Something to look forward to: Heat is one of the biggest obstacles affecting processor performance, and dispersing it becomes harder on smaller devices. A San Jose company headed by tech industry veterans claims its upcoming product line can innovate mobile cooling and unlock significantly more performance in laptops and other small computing devices.
Frore announced that laptops featuring its AirJet active cooling chips would hit shelves early next year. The tech aims to replace conventional notebook fans. The company claims AirJet can double CPU performance in some configurations.
AirJet is a solid-state thermal solution that uses vibrating membranes to suck air into the top of the chip, push it into a copper heat spreader, and then force it out through the side. The system performs this task with around 1750 Pascals of back pressure, far more than typical laptop fans.
Using AirJet requires a laptop's chassis and PCB to be designed around it, so it will only appear in new models. The advantage is that it doesn't require underside intake vents – only rear vents. The high pressure also allows AirJet to work through dust-proof materials.
Frore will debut AirJet in two sizes — the AirJet Mini and AirJet Pro. The Mini can remove 5.25 watts of heat but needs only 1 watt of power and generates only 21 decibels (dBA) of noise. The company claims this more efficient heat dispersion can give CPUs enough additional thermal headroom to double performance in 13-inch notebooks and 10-inch tablets. Meanwhile, the Pro eliminates 10.5 watts of heat with 1.75 watts of power at 24 dBA, potentially improving performance in 15-inch laptops by 50 percent.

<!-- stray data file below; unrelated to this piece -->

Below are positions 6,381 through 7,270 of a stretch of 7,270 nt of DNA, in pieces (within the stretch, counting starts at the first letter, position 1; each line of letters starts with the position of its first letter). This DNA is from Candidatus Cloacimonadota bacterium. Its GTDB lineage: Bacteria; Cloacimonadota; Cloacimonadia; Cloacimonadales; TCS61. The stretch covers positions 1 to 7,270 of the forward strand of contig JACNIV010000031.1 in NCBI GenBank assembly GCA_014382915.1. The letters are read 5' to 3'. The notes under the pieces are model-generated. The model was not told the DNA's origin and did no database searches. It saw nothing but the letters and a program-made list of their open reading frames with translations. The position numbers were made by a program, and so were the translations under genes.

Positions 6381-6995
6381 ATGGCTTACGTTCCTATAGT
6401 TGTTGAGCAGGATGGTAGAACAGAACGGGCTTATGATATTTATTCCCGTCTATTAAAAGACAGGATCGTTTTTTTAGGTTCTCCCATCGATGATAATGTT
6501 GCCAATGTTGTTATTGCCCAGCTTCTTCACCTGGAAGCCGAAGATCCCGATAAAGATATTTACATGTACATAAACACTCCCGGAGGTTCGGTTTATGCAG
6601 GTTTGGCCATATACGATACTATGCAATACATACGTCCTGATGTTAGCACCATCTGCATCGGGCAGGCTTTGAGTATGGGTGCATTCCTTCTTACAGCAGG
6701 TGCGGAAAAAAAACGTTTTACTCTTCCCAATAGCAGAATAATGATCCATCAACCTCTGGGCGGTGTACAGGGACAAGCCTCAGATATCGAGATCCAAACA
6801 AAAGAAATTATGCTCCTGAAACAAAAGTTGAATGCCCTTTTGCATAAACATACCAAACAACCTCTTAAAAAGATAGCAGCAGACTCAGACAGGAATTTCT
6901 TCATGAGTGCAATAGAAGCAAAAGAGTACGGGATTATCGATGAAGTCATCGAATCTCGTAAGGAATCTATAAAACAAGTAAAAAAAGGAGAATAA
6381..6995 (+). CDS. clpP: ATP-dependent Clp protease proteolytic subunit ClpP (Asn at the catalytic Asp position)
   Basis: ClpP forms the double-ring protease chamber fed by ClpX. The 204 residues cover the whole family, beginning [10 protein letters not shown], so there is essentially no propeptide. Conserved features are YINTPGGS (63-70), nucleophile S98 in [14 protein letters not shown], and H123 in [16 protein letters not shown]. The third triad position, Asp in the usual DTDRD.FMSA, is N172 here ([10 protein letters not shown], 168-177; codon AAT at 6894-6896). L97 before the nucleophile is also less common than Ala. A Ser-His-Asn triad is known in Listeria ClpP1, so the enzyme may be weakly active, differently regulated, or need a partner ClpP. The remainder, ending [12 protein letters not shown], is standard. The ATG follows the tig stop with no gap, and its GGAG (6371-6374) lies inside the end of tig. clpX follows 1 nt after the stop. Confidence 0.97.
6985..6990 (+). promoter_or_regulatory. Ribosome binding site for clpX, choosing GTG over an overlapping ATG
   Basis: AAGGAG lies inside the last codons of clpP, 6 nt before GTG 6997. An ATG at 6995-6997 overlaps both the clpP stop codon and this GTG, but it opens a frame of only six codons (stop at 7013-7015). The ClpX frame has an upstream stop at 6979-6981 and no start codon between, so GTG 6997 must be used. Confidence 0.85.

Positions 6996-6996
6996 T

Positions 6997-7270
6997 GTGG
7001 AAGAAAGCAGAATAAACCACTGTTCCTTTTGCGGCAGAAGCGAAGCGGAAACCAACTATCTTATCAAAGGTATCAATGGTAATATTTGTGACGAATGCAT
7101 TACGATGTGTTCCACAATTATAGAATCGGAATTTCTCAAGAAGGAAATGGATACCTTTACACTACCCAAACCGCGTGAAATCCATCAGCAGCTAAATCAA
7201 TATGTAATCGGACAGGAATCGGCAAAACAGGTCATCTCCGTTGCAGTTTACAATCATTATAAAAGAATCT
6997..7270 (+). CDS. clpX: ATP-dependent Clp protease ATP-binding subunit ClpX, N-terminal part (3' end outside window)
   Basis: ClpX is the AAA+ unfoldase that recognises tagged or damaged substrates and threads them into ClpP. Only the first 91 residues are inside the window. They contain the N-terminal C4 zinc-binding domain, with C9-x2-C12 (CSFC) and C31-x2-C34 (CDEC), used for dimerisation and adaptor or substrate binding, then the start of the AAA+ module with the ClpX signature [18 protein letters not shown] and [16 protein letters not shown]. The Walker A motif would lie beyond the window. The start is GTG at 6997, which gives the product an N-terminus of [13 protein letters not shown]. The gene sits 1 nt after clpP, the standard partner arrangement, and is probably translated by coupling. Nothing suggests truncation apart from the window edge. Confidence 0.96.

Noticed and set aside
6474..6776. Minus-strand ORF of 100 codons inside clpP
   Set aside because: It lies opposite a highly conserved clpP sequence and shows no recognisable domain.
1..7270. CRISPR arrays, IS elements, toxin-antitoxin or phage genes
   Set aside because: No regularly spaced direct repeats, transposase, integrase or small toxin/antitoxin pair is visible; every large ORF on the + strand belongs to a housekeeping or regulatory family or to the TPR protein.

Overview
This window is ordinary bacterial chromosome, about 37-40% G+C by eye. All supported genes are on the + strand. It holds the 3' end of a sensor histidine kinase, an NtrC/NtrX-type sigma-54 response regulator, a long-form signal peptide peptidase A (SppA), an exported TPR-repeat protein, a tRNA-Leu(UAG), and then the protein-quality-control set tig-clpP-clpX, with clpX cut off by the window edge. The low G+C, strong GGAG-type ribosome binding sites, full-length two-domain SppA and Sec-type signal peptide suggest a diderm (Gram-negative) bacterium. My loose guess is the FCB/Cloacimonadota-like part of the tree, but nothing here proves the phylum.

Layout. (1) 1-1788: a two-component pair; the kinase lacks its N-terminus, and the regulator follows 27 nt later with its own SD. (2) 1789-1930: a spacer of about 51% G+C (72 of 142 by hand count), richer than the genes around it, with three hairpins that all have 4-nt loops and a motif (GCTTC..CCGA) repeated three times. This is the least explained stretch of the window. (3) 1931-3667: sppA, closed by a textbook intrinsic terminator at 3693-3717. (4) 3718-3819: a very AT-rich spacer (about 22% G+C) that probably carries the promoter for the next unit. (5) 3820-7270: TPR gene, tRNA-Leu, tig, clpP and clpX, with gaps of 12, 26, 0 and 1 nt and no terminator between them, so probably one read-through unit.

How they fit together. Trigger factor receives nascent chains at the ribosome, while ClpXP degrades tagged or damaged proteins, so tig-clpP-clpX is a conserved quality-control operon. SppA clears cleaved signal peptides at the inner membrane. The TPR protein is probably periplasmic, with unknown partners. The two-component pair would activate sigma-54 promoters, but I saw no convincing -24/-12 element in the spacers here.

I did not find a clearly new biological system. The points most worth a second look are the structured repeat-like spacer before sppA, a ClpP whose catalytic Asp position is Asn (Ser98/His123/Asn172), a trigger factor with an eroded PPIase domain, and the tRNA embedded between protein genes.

Frore didn't say anything about cooling GPUs --a significant source of heat in laptops --but one of its proof-of-concept papers mentions handheld gaming and shows a render resembling a Steam Deck. Valve advises against opening up its handheld PC but doesn't stop users from modding it, and Frore's diagrams depict where an AirJet Pro would theoretically fit. The AirJet chip would maintain the device's prior wattage but keep it cooler and quieter. Some more adventurous Steam Deck owners might be interested in shutting up its notoriously loud fan through customization.
Take Frore's numbers with a grain of salt until AirJet launches next year, and we can see real-world performance benchmarks. However, the company already has Qualcomm, GiS, and Intel backing. Intel plans to feature AirJet in future Evo reference laptops.